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With: Rupert Everett (narrator), Klaus Müller, Karl Gorath, Pierre Seel, Heinz F., Annette Eick, Albrecht Becker, Gad Beck, Heinz Dörmer
Written by: Sharon Wood
Directed by: Rob Epstein, Jeffrey Friedman
MPAA Rating: Unrated
Running Time: 81
Date: 01/22/2000

Paragraph 175 (2000)

3 Stars (out of 4)

Tears and Exhaustion

By Jeffrey M. Anderson

The Holocaust has been well documented in the last 15 years, and people for the first time are allowed to learn about its various chapters, rather than the gruesome whole. Claude Lanzmann's Shoah (1985) interviewed survivors all across the board without news clips, narration or sentiment. In its full-color finale, Steven Spielberg's Schindler's List (1993) gathered the Jews who were saved by a savvy German businessman. James Moll's The Last Days focused on a group of Hungarian Jews who survived Auschwitz (including Congressman Tom Lantos). And Errol Morris' brilliant Mr. Death showed us a Boston man's misguided attempt to "prove" that the Holocaust did not happen.

Now San Francisco filmmakers Rob Epstein and Jeffrey Friedman, the men behind such excellent documents as The Times of Harvey Milk (1984), Common Threads: Stories from the Quilt (1989), and The Celluloid Closet (1995), give us the homosexual chapter of the story. Specifically, Paragraph 175, named after the section of Nazi law that outlawed homosexual practices.

The film, narrated by Rupert Everett, gathers seven of the handful of living gay and lesbian survivors of the death camps and puts them in front of the camera to tell their stories. Some of these stories are heartbreaking, such as the tale of the "Singing Forest" whose howling sound came from tortured prisoners, or of the gay boy who dressed as a Hitler youth to try and break his friend out of prison. Painful moments arise when interviewees break down in tears or scream in fury and weariness at the camera.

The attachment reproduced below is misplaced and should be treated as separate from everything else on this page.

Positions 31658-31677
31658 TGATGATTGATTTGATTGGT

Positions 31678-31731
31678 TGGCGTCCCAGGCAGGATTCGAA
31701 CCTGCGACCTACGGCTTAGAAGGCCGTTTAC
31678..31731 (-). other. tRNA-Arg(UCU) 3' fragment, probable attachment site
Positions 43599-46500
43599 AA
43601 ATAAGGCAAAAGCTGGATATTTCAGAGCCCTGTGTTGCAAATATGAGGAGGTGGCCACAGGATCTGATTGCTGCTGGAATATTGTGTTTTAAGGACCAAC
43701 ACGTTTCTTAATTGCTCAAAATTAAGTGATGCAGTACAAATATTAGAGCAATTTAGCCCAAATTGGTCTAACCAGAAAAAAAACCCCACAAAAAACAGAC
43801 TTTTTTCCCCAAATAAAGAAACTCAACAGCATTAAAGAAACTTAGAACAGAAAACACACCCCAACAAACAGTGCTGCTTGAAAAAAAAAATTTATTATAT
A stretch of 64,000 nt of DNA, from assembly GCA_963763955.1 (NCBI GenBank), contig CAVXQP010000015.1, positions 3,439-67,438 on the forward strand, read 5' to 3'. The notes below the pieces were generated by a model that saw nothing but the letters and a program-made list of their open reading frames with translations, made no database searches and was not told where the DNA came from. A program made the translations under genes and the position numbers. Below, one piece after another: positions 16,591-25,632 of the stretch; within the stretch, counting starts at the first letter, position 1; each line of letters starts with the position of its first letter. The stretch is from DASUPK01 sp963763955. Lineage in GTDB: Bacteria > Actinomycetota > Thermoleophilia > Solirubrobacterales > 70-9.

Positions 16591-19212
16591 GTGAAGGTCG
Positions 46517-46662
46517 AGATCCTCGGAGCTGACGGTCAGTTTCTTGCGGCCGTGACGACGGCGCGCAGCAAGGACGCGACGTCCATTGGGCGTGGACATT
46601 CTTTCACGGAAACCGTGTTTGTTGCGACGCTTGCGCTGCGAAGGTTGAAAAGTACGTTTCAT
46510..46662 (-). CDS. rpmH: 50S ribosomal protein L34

I would argue that Paragraph 175 is an important document that deserves to be seen by many people. I would not hesitate to show it in classrooms. Yet, as a purely artistic achievement, I found the film lacking.

How do I say this without sounding callous? Paragraph 175 didn't really say anything that I hadn't heard before. I agree that gay and lesbian survivors have a right to tell their version of the story, but their story isn't all that different from other parties who were persecuted. All the Holocaust stories are equally horrible. I got the impression that many of the interviewees in Paragraph 175 had grown tired of telling their stories again and again. It's almost as if this film project came too little, too late. When I saw The Last Days a little over a year ago, I was moved to tears by the immediacy of some of the stories. Paragraph 175 left me feeling tired.

A mixed review to be sure. But overall, I believe that the world is a better place with Epstein and Friedman having made this film.

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